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Bethesda on Switch releases, porting Doom, sales expectations, wants to continue support

Posted on September 21, 2017 by (@NE_Brian) in News, Switch

It’s rather surprising, but Bethesda has been one of Switch’s strongest supporters thus far. Unlike what we saw with previous console generations, the company is already preparing a few games for Nintendo’s system. The Elder Scrolls V: Skyrim launches in November, followed by Doom this holiday, and Wolfenstein II in 2018.

Nintendo fans will be happy to hear that this could be just the start of Bethesda’s plans for Switch. In an interview with GamesBeat, vice president of marketing and communications Pete Hines noted that they don’t intend to just release these games and stop. “We want this to be the start of a relationship that we build with Nintendo and Nintendo fans,” Hines noted.

More comments from Hines about Switch are included below. You can read the full interview on GamesBeat here.

On supporting Switch…

Hines: We haven’t done anything on a Nintendo platform in forever. Breath of the Wild being the runaway colossal hit that it is, there’s certainly some belief like, “Hey, if you like open-world RPGs where you can explore and do what you want, Skyrim might be a good fit for you.” I don’t know what the exact size is, but some number of people who own Switches have never played Skyrim before. It’s a new thing for them, and for folks who have played the game, the ability to take it on the road—you’re going on a trip or commuting to work, it’s a great time.

And Doom is a completely different kind of game from what everyone else is doing. It’s a very visceral, violent, bloody, fun first-person shooter. We’re excited. They both have their place in what’s going on with that platform.

On whether it was difficult getting Doom running on Switch…

Hines: Probably no more so than any other platform. Every time you go to a new platform, there’s always going to be challenges in terms of how they do this or do that differently from the PC. But we feel like we have something that represents the game and looks really good. Some games may look as good as Doom on the Switch, but I’m not sure that anything looks better. It’s an impressive-looking game and it’s still really fun to play.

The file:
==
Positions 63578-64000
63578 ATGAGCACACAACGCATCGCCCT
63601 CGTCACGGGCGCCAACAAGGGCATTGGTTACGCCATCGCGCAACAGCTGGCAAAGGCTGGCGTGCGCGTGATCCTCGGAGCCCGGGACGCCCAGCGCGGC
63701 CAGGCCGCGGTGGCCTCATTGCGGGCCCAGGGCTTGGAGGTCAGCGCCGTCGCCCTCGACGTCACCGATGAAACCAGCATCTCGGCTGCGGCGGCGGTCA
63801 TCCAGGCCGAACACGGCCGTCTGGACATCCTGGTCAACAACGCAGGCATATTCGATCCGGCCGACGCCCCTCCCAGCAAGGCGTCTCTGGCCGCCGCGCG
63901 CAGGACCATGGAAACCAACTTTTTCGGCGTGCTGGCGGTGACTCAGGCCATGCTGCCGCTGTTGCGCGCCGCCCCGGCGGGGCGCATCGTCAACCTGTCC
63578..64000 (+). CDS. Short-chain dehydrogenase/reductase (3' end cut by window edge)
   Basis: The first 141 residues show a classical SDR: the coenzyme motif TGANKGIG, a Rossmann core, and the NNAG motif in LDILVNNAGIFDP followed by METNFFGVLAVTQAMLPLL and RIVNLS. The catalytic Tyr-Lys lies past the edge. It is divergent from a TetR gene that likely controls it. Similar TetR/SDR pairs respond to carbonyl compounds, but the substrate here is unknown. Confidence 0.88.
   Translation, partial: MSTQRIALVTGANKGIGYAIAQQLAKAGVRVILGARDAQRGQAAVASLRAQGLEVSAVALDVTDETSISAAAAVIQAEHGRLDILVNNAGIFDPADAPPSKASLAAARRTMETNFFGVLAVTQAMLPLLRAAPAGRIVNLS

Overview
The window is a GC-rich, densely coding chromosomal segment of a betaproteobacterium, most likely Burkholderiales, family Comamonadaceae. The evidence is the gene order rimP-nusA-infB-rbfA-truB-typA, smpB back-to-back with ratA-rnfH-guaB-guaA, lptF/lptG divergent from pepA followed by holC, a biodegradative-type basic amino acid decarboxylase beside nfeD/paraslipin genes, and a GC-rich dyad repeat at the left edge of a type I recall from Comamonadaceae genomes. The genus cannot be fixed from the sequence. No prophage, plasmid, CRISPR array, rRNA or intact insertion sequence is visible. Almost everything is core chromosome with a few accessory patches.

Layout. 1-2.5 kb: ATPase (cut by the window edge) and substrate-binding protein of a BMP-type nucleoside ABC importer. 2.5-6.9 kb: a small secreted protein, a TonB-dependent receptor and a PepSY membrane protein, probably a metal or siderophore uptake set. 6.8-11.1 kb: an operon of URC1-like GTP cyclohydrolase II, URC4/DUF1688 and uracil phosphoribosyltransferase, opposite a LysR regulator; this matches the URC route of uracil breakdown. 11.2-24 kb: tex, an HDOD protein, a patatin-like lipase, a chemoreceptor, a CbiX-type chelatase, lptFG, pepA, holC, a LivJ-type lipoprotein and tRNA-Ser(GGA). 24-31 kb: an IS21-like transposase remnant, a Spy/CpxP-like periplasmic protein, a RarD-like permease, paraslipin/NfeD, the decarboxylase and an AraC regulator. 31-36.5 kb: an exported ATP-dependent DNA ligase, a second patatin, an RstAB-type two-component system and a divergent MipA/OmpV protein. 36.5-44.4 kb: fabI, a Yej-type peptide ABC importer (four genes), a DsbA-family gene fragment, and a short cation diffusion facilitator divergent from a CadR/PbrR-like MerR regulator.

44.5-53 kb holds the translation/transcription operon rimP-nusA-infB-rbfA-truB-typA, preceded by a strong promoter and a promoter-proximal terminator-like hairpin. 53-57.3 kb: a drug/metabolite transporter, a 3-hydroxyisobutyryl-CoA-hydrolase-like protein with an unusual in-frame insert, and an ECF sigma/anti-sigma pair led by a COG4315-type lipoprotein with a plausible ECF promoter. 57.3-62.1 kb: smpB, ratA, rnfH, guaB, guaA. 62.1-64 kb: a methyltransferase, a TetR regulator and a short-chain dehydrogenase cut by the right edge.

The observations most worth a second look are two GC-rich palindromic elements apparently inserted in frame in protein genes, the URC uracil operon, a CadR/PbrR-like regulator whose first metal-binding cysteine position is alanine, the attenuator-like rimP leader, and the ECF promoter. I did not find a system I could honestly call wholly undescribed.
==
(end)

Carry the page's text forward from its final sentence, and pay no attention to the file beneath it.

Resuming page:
On expectations for Bethesda games on Switch…

Hines: Certainly we think they can really well. What that means respective to the installed base or to other stuff—we’re not coming from the same place with Skyrim in terms of, “Everyone on this platform already knows the Elder Scrolls series.” There’s some amount of—this is new to folks. We have to introduce it to them and explain what it is. It’s the same with Doom. There is some crossover, but there’s also a new audience that isn’t sure what these games are. They haven’t played a Doom or a Skyrim. There is some education there as far as, “Here’s why these games are cool and fun.”

On conversations with Nintendo…

Hines: Honestly, it’s been a long series of them. They came out to see us before they unveiled the Switch to show us what the hardware was like, what they were doing with it. We’ve been in constant conversation with them, and not just about the two games we have now, but about our whole approach to the platform going forward – what we can do, best practices, what things are a good fit, what they’re excited about in what we’re doing. We’re obviously excited about these two games, but it’s not as if we’re going to just do these two games and that’s it. We want this to be the start of a relationship that we build with Nintendo and Nintendo fans.

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